The 1997 exhibition Escultura Plural held at the Museu de Arte Moderna de Rio de Janeiro included works by Carla Guagliardi (b. 1956), Eduardo Coimbra (b. 1955), Ernesto Neto (b. 1964), Jorge Barrão (b. 1959), Tatiana Grinberg (b. 1967), Marcos Chaves (b. 1961), and others.
Art critic and freelance curator Ligia Canongia has been active on the Brazilian art scene since the late seventies, though her work in the field intensified in the eighties thanks to her support of the artists that emerged during that decade. Canongia has undertaken a number of studies that analyze experimental production from Brazil and its legacy. In 1994, both Canongia, and art critic Fernando Cocchiarale, wrote essays for the catalogue to the exhibition Escultura Carioca held at the Paço Imperial de Rio de Janeiro. That show attempted to take stock of Brazilian art produced in the nineties [see ICAA digital archive (1110952 and 1110953)].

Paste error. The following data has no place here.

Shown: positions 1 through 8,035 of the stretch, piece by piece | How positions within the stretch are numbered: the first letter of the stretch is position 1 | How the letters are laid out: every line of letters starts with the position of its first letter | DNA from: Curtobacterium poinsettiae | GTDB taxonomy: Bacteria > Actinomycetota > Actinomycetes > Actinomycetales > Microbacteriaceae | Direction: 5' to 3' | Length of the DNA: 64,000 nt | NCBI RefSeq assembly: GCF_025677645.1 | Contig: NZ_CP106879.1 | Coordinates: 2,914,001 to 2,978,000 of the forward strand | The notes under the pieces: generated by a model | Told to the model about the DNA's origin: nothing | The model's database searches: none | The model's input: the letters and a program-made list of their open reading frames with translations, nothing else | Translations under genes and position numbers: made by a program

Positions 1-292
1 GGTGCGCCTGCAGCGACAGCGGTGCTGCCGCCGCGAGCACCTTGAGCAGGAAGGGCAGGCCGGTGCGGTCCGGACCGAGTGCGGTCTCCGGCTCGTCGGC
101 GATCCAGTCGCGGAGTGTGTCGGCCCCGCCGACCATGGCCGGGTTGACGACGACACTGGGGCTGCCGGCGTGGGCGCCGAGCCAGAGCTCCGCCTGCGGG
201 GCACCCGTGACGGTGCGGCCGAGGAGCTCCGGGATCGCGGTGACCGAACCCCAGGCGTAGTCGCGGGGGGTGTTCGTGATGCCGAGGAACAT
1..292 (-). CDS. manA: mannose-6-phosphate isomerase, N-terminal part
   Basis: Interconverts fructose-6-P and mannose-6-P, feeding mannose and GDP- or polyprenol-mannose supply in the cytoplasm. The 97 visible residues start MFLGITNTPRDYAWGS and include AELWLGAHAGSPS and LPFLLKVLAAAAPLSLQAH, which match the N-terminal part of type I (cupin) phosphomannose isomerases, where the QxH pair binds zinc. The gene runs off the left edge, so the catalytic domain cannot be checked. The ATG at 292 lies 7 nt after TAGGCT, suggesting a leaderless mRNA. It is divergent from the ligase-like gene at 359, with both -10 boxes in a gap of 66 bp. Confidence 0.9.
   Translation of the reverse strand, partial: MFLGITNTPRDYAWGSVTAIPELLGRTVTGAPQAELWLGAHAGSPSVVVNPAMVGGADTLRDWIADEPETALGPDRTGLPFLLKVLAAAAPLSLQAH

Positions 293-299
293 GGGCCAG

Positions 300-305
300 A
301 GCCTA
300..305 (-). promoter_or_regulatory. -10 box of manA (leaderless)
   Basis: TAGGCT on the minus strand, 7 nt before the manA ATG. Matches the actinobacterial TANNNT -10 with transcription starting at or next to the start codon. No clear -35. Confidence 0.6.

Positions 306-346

Participants in the exhibition Escultura plural included Carla Guagliardi, an artist who currently resides in Berlin and whose work became known in the nineties; Eduardo Coimbra, an artist who also emerged in the nineties and formed part of the Rio de Janeiro-based Visorama group active in that decade while also editing the magazine Item and coordinating Agora (Agência de Organismos Artísticos), which would later become Espaço Agora-Capacete; Ernesto Neto, an artist who emerged on the art scene in the late eighties and soon became one of the most eminent artists from Brazil active internationally; Jorge Barrão, an artist who emerged in the midst of what was called the Geração 80; both Marcos Chaves and Tatiana Grinberg surfaced during those years as well, though Grinberg received widespread recognition later, in the nineties, for her work with the body and malleable materials.